“Hibiscus petals processed down to a powder is another fun one because it doesn’t really lose its magenta color during the bake, which can happen with freeze-dried fruit,” Teresa notes. She prefers fruit powders and other natural inclusions because of the flavor they add to conchas, unlike flavorless food dyes. She adds, “I really go heavy-handed with the powdery inclusions because I want the color to stand up to the heat of the bake.”

Roxanne likes to add a little beet juice to her electric pink conchas, which she also colors with freeze-dried strawberries, to give them an extra color boost. Her other favorite coloring options include matcha powder, turmeric, moringa powder, and ground lavender petals.

If you’re using natural food colorings or ingredients, I recommend aiming for pastels or lighter colors, because once you bake the conchas, the color browns and fades a little bit,” says Agueda.

Color the concha topping with food coloring

Mayra acknowledges that freeze-dried fruit doesn’t always get the job done: “As a last resort, I’ll use natural food coloring found in most natural health stores.” Supernatural Food Colors are our preferred brand at King Arthur for their saturated color, which remains even after baking. 

If you want vibrant, electric color, Esteban recommends gel food coloring instead. “I’ve tried using natural materials in the past, but they don’t give off the vibrant payoff I’m looking for, and some materials tend to dull after baking,” he says. An added bonus is that concentrated gel coloring won’t mess with the hydration of the topping, unlike liquid food coloring.

Whether you’re using natural food dyes or gel coloring, mix in a little bit of food coloring to the topping dough to start, then continue adding bit by bit until you achieve your desired hue.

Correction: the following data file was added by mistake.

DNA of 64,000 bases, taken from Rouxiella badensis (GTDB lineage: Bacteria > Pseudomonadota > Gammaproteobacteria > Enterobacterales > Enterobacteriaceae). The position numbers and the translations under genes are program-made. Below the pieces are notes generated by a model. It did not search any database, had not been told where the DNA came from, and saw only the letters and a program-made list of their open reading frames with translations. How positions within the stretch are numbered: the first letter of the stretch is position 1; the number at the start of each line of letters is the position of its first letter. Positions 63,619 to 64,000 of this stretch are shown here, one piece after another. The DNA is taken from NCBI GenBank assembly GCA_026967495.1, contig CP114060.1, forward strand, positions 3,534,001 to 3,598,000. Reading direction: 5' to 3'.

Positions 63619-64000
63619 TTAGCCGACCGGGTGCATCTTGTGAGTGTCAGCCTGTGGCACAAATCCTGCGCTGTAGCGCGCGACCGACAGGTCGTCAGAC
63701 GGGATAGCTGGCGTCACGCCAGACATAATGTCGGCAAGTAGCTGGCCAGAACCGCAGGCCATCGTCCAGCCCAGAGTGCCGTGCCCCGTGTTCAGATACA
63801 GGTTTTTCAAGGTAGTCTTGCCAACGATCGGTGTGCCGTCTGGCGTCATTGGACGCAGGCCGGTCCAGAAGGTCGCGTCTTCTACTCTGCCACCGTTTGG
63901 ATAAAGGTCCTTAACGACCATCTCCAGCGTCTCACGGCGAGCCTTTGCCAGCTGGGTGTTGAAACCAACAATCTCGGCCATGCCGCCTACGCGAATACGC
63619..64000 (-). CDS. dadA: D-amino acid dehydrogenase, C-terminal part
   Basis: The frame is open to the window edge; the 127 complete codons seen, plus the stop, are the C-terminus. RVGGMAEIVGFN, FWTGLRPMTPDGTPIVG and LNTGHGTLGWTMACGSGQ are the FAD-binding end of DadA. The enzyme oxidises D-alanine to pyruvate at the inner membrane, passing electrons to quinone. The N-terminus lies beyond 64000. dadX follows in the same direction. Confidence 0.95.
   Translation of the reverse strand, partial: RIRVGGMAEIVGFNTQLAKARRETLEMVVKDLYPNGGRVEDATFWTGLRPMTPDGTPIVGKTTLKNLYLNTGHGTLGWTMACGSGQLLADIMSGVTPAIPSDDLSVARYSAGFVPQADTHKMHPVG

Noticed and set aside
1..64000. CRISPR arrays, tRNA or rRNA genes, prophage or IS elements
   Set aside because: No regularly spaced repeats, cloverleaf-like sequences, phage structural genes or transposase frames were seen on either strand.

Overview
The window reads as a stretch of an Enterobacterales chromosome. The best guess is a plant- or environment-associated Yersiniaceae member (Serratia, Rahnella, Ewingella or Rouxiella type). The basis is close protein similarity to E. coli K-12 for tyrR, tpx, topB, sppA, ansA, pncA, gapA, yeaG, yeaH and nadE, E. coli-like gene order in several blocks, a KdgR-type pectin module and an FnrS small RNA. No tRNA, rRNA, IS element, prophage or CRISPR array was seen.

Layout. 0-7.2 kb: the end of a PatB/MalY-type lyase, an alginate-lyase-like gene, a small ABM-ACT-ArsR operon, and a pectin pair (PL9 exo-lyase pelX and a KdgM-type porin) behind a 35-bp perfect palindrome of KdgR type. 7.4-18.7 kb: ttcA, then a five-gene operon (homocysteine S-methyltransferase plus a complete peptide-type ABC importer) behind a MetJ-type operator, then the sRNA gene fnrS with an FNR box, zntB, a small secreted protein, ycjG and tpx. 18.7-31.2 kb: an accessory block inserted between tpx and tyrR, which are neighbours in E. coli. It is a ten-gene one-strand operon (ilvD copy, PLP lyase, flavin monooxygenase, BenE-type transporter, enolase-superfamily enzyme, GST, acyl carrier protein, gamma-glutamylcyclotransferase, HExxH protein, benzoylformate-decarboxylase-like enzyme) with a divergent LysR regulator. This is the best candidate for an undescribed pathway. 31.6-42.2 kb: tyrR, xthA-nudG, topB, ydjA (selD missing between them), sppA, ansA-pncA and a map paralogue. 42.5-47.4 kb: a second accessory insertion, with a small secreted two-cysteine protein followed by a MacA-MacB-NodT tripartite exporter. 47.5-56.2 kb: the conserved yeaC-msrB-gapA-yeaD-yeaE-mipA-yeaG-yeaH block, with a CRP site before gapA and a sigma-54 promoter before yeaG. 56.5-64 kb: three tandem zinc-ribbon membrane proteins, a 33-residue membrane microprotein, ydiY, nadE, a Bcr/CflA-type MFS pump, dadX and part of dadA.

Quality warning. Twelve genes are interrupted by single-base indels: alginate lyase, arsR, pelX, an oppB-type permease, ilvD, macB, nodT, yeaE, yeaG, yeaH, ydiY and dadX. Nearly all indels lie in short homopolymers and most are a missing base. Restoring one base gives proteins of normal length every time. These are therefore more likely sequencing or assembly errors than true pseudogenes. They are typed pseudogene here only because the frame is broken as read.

Conchas Photography by Rick Holbrook; food styling by Kaitlin Wayne
Conchas colored with natural food coloring

Most importantly: Have fun

“The topping is a great place to let your imagination run wild and play around with color,” says Mayra. Don’t limit yourself to just one color. “You can make pastes of different pigmentations and incorporate them into one concha for a beautiful color bomb.” Tie-dye or ombre effects or designs like flowers and polka dots are a fun way to customize each concha with color. 

Or take a cue from Roxanne and go beyond just coloring the topping: “I’m working on a bougainvillea concha, with flowers pressed into the topping.”

Ultimately, “the possibilities are endless,” encourages Agueda. 

Watch pastry chef Fany Gerson show you how to make conchas, including a black and white version, in our video:

Cover photo by Rick Holbrook; food styling by Kaitlin Wayne.

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About Rossi Anastopoulo

Rossi Anastopoulo grew up in Charleston, South Carolina, which is how she fell in love with biscuits. She didn’t have any bakers in her household (with the exception of her grandmother’s perfect koulourakia), so she learned at a young age that the best way to satisfy her sweet tooth was to make dess...